Just some general info
This text is from a forum question reply:
Safety: If you stay in the French Quarter and financial districts you should be fine. It is typically recommended NOT to visit the cemeteries outside the Quarter without a large group or tour. I Have visited the cemetery that is just outside the Quarter during the day with a small group without incident, though there were many other tourists milling about. Just be sharp eyed and aware of your surroundings when on the outskirts.
Duration of stay: I typically stay for 3-4 nights, as the French Quarter can be exhausting, yet I always wish I had one more night :)
There are tons of tours. The plantation tour is nice. I recommend AGAINST the ghost or haunted tours of the French Quarter. BOOOORING.
The French Quarter is the safest place. I usually stay at the Bourbon Orleans and have always had a great time.
Food: Even the bad restaurants are pretty good in new Orleans. I try to avoid dining in the restaurants on Bourbon. Check out the streets that run perpendicular to it and down towards the waterfront for many a hidden gem. Some great cheap eats are Poppy's diner and The Gumbo Shop. Two of my favorite bars there are The BlackSmith on Bourbon and Mollys at the Market.
Music: I'm not an expert, but on Bourbon, many music clubs advertise no cover, but expect you order a round of drinks every hour or during every set that the band plays. Often you can just hang out and listen outside, and there are many talented buskers.
Shopping: Royal Street, which runs parallel to Bourbon, is full of nice antique shops and art galleries. Also there is much shopping near the waterfront, including the famous French Market. Also look out for some cool voodoo shops.
The Beer Hunt continues...in New Orleans...
As the saying goes..."wherever you go, whatever you do, sampling the local beer is definite must."
What do the locals drink, what beer is most popular, which beer is hardest to find, does it come in a half pint glass just like grandma used to drink…or better still, a full pint glass like I drink??? These are all good questions that need to be answered...
In NOLA, that beer is Abita!!! In addition to their standard beers, Golden, Purple Haze, Turbo Dog and my personal favorite Amber; the little brewery in Abita Springs, Louisiana brews up a variety of seasonal beers such as Bock, Red Ale, Wheat, Fall Fest and a Christmas Ale. Oh, and they also make root beer.
New Orleans Tip
As you can see, it can get rather crowded in an area called the French Quarter. Bourbon Street is the most famous hang out spot for party-goers. However, unless you want to be a sardine, I wouldn't recommend spending too much time on Bourbon St. To avoid this, you'll want to see it during the lunch hour when everyone else is still sleeping off their hangovers.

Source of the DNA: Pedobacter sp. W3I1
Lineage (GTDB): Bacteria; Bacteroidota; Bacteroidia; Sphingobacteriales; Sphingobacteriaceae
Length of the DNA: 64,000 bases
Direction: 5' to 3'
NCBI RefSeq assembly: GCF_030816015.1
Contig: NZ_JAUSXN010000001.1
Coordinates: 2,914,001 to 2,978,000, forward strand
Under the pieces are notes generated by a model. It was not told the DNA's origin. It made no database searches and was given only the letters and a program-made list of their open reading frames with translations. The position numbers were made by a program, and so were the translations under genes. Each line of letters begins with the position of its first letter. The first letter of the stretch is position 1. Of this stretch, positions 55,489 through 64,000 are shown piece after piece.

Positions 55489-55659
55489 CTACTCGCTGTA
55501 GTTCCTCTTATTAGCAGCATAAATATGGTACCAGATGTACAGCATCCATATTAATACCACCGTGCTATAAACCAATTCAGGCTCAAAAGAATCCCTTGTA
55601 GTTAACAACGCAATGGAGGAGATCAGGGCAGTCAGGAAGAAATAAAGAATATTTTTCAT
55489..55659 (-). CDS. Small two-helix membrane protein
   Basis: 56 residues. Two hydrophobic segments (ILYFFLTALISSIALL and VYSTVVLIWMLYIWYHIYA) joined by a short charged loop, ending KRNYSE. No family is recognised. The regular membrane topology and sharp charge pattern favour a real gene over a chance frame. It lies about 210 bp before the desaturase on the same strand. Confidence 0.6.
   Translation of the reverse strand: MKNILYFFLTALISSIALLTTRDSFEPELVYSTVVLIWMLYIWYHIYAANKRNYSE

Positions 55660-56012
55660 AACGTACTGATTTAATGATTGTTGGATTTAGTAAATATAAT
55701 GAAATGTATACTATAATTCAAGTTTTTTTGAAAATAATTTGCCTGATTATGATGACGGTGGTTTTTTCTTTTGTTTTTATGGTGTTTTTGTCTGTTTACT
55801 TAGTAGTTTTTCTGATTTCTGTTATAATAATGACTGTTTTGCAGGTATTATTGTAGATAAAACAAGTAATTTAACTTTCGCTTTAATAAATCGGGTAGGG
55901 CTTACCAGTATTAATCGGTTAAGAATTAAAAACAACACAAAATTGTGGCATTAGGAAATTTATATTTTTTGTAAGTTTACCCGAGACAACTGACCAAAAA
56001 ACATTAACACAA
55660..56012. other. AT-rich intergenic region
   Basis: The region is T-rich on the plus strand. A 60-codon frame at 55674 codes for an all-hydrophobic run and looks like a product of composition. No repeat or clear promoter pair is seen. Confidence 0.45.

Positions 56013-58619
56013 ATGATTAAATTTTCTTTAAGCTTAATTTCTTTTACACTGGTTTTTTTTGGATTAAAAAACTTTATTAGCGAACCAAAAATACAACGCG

Creole Versus Cajun
These terms are both used in Louisiana, often interchangeably, and within the realm of cooking, it can be impossible to distinguish the styles in a satisfactory manner. However, the historical differences are fairly clear. Creole refers to those born in New Orleans, having mixed ancestory of African, French, Indian, Spanish, and other nationalities. At the time of the Louisians Purchase in 1803, the Creoles had a well developed culture, and the immigrating Yankees, mostly Americans with English ancestory, moved across Canal Street into the neighborhood known today as the Garden District. These more affluent families, owners of plantations, commodity speculators, and shipping magnates, were inclined to separate themselves from the older French Quarter Creole residents. Cajun, in contrast, refers to those French that were displaced from Canada, mostly from Nova Scotia and the area of today's Canadian maritime provinces, following what American's call the French and Indian war of the mid 1700s. The rest of the world would recognize this as a conflict betweeen France and Britain, where France lost Canada and holding in India. The Cajuns settled in southwest Louisiana and lived isolated in the bayous, hunting and fishing for a living, until the oil boom came. Survival necessitated pot style cooking that blended together the bits and pieces of whatever was available. Both Creole and Cajun cooking emphasize sophisticated seasoning and sauces combined with the unusual wild game and bullfrogs found in the boyou and the rich selection of seafood found off the gulf coast. Strictly speaking one expects to find most sophisticated Creole cuisine is found in New Orleans, whereas the small Cajun towns (see my Morgan City tips) of Louisiana's gulf coast areas provides down home Cajun cooking. Nowadays, the ancestory of Cajun and Creole residents is nearly impossible to distinguish, and the food styles borrow ideas from each other and through so much that identifying any particular plate can be virtually impossible.
One of the things you will definitely see alot of during the Mardi Gras weekend are groups of bachelor and bachelorette parties. As most traditions go, a bachelor party is designed to be one last time out on the open prairie to have a good time with your guy friends before committing into a relationship with your wife. Conversely, several groups of women also had the same purpose and the two collided this weekend in Mardi Gras.
Ironically, the person next to me was also named Sarah, and this is her set of bridesmaids!